NOAA's mission is to understand and predict changes in the Earth's environment, from the depths of the ocean to the surface of the sun, and to conserve and manage our coastal and marine resources. Join us on Facebook, Twitter and our other social media channels.

Shelley Dawicki | Eurek Alert!
Further information:
http://www.nefsc.noaa.gov/press_release/pr2014/scispot/ss1406/

More articles from Studies and Analyses:

nachricht Rutgers-led innovation could spur faster, cheaper, nano-based manufacturing
14.02.2018 | Rutgers University

nachricht New study from the University of Halle: How climate change alters plant growth
12.01.2018 | Martin-Luther-Universität Halle-Wittenberg

All articles from Studies and Analyses >>>

The most recent press releases about innovation >>>

Die letzten 5 Focus-News des innovations-reports im Überblick:

Im Focus: In best circles: First integrated circuit from self-assembled polymer

For the first time, a team of researchers at the Max-Planck Institute (MPI) for Polymer Research in Mainz, Germany, has succeeded in making an integrated circuit (IC) from just a monolayer of a semiconducting polymer via a bottom-up, self-assembly approach.

In the self-assembly process, the semiconducting polymer arranges itself into an ordered monolayer in a transistor. The transistors are binary switches used...

Im Focus: Demonstration of a single molecule piezoelectric effect

Breakthrough provides a new concept of the design of molecular motors, sensors and electricity generators at nanoscale

Researchers from the Institute of Organic Chemistry and Biochemistry of the CAS (IOCB Prague), Institute of Physics of the CAS (IP CAS) and Palacký University...

Im Focus: Hybrid optics bring color imaging using ultrathin metalenses into focus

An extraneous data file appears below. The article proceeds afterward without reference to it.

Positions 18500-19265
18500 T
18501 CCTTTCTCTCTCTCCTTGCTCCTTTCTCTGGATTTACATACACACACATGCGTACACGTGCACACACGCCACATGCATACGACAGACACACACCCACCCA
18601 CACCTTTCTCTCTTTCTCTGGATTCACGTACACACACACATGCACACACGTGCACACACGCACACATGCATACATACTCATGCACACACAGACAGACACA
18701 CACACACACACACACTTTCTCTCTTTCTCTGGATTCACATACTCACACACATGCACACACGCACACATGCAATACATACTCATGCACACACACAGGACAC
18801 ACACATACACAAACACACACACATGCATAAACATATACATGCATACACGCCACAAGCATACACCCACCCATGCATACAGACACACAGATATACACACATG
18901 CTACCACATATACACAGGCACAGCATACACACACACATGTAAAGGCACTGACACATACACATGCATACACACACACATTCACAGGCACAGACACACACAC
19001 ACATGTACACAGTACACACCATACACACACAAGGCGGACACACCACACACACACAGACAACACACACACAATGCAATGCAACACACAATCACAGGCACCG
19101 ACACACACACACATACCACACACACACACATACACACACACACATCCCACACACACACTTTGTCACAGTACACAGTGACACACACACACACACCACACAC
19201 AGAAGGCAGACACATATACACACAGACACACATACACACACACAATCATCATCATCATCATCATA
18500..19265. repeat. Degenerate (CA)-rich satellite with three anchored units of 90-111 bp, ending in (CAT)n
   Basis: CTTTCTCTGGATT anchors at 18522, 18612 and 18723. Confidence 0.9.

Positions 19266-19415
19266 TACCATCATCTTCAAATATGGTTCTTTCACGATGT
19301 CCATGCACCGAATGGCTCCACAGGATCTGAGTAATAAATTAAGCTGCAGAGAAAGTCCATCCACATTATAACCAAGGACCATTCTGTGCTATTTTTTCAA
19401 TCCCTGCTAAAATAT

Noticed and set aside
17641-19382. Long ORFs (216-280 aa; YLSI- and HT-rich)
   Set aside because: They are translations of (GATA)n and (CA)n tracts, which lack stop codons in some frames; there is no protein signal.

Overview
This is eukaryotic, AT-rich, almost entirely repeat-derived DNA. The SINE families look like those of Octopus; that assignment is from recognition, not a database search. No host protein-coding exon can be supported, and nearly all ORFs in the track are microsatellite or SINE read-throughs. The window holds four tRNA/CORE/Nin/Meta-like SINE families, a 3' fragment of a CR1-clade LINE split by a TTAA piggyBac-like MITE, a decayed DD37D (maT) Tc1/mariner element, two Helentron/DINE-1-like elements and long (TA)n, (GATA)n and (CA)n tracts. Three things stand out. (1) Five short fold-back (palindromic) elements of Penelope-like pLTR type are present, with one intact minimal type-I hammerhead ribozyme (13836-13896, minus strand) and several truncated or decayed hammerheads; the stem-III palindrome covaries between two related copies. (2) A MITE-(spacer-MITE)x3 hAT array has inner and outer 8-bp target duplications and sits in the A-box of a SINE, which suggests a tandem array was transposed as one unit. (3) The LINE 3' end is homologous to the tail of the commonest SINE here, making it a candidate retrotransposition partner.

For photographers and scientists, lenses are lifesavers. They reflect and refract light, making possible the imaging systems that drive discovery through the microscope and preserve history through cameras.

But today's glass-based lenses are bulky and resist miniaturization. Next-generation technologies, such as ultrathin cameras or tiny microscopes, require...

Im Focus: Stem cell divisions in the adult brain seen for the first time

Scientists from the University of Zurich have succeeded for the first time in tracking individual stem cells and their neuronal progeny over months within the intact adult brain. This study sheds light on how new neurons are produced throughout life.

The generation of new nerve cells was once thought to taper off at the end of embryonic development. However, recent research has shown that the adult brain...

Im Focus: Interference as a new method for cooling quantum devices

Theoretical physicists propose to use negative interference to control heat flow in quantum devices. Study published in Physical Review Letters

Quantum computer parts are sensitive and need to be cooled to very low temperatures. Their tiny size makes them particularly susceptible to a temperature...

All Focus news of the innovation-report >>>

Anzeige

Anzeige

VideoLinks
Industry & Economy
Event News

2nd International Conference on High Temperature Shape Memory Alloys (HTSMAs)

15.02.2018 | Event News

Aachen DC Grid Summit 2018

13.02.2018 | Event News

How Global Climate Policy Can Learn from the Energy Transition

12.02.2018 | Event News

 
Latest News

Researchers invent tiny, light-powered wires to modulate brain's electrical signals

21.02.2018 | Life Sciences

The “Holy Grail” of peptide chemistry: Making peptide active agents available orally

21.02.2018 | Life Sciences

Atomic structure of ultrasound material not what anyone expected

21.02.2018 | Materials Sciences

VideoLinks
Science & Research
Overview of more VideoLinks >>>